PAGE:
Be Sure You Know What is in Your Franchise Agreements – and Have Them Reviewed Regularly

Chuck Modell November 19th, 2018

All too often start-up franchisors rely on a consultant or attorney to prepare their franchise agreements for them. If they work with an attorney who has extensive experience in preparing these agreements, their reliance may be appropriate, but recent legal actions against some big named franchisors demonstrate the importance of knowing what is in your agreements, and having them reviewed at least annually by someone who keeps up with trends, pronouncements, and changes in the law.

In the last nine months, state and federal regulators have been pursuing franchisors that include in their agreement a provision restricting franchisees from hiring employees of other franchisees or of company-owned outlets. These provisions are intended to protect franchisees in the system against a situation where they invest thousands of dollars in training employees , only to have them hired away by their neighbors. The reality, however, is that these provisions only started appearing in the majority of franchise agreements in the last ten years, and were often added by well-meaning attorneys who saw a good idea in another franchisor’s agreement. Some franchisors did not even know the provision was in their agreement, which also means they were not enforcing it. In February 2018, the Department of Justice declared these provisions a restraint of trade and warned franchisors that they could be prosecuted for including them in their agreements. We suggested to all our clients that they remove the provision from their agreements, and most did so. However, that was not the case for all franchisors, and we are now seeing headlines like “Franchise Systems Attacked by Slew of Antitrust No-Poach Class Actions”. The State of Washington has also brought actions against a number of large franchise systems.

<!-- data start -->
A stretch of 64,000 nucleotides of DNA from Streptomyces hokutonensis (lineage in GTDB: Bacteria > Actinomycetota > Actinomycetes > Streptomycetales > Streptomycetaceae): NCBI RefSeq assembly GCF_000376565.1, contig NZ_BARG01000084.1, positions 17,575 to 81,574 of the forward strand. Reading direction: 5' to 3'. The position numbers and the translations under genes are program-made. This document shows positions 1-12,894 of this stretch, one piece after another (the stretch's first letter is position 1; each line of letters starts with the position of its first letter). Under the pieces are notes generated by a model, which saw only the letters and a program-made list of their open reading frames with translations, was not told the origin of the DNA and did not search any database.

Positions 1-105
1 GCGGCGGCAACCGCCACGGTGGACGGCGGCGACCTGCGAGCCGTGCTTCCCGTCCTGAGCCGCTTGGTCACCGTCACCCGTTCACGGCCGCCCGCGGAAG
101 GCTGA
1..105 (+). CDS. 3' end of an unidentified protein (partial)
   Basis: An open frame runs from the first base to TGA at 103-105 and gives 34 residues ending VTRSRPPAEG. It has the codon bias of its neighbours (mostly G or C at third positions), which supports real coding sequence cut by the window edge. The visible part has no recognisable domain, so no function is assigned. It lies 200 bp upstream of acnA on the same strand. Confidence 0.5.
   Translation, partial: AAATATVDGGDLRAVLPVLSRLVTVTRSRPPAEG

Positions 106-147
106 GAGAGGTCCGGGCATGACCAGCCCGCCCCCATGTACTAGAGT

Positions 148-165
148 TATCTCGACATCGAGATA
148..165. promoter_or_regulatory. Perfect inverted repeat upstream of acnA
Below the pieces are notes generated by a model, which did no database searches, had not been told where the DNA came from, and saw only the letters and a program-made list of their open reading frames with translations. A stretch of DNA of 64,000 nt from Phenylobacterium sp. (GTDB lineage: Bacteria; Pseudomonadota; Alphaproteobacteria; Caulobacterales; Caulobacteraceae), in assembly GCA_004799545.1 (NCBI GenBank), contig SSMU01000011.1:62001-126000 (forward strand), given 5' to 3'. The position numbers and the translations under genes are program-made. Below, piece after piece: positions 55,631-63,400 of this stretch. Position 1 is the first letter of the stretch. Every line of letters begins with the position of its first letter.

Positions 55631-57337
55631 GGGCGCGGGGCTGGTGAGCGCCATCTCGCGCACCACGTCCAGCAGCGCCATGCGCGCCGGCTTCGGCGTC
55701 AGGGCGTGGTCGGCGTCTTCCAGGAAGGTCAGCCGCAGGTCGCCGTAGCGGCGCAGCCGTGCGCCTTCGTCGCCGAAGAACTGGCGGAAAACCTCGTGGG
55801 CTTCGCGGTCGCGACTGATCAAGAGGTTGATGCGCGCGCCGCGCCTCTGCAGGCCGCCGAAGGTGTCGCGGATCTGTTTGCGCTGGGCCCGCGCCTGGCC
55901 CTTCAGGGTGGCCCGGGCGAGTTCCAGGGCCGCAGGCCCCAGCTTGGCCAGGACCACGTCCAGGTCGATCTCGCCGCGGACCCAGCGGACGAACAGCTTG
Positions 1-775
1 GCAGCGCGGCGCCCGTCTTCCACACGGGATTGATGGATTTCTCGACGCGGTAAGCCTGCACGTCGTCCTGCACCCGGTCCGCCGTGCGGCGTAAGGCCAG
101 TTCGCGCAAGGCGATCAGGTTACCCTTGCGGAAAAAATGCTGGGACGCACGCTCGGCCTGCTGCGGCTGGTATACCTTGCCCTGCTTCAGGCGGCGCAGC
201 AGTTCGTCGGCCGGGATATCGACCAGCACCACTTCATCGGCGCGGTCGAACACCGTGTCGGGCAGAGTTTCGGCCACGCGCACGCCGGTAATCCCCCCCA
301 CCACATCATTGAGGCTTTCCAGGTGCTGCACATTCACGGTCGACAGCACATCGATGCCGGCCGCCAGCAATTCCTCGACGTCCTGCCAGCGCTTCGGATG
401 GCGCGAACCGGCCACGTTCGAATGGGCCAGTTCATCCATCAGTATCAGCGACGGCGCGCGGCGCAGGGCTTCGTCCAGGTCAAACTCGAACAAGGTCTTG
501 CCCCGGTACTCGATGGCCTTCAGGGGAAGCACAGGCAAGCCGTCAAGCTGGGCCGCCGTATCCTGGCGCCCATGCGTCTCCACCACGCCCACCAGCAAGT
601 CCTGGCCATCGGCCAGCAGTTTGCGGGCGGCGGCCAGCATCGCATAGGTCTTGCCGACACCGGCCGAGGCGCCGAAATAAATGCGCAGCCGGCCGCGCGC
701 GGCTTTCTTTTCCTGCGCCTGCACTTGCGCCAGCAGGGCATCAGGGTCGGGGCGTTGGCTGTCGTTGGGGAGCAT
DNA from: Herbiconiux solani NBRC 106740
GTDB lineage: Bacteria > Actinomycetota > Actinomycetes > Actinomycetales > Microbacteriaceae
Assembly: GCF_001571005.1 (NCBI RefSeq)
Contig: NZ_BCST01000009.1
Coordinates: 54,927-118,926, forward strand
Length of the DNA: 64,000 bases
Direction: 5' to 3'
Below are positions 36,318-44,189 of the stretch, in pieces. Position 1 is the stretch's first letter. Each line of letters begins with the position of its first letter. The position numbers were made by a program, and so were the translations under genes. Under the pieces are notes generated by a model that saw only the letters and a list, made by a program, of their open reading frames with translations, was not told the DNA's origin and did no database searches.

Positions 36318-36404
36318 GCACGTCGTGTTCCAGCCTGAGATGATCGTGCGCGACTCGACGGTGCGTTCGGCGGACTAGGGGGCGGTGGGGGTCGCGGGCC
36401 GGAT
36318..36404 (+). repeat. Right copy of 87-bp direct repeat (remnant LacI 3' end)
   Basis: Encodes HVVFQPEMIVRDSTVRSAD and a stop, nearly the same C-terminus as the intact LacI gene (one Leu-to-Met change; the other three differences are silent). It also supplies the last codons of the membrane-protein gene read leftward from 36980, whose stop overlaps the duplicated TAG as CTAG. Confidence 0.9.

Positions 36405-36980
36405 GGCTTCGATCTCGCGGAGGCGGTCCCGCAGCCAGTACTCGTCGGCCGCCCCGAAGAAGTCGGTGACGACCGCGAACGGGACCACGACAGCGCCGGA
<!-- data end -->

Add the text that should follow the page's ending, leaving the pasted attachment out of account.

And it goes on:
This is not the only example of a provision that needs to be updated. In the last few years of the Obama administration, the hot issue of the day was holding franchisors responsible for the employment actions of their franchisees. As those actions were announced, it was critical that franchisors make changes to their agreement to confirm that it is the responsibility of the franchisee, not the franchisor, to hire, train, supervise and discipline its employees. Because of these changes, and a change in labor policies on the federal level, this has become less of an issue for franchisors, though the issue of joint employer liability has not disappeared in franchising. Before joint employer liability, it was consumer actions against franchisors, trying to hold them responsible for the “slip and fall” or “tainted food” incidents in their franchised locations. Once again, franchisors that had experienced counsel regularly reviewing their agreements added provisions to their franchise agreements, lessening the likelihood they would be held liable in these cases.

These types of cases, and many others over the years, demonstrate the importance of working side-by-side with your attorney in preparing your franchise agreements, and knowing their contents, as opposed to hoping there is form language you can use. Because franchising covers so many areas of law, it is also critical you or your advisers stay on top of changes in the law, and review your agreements at least annually for needed changes in those agreements.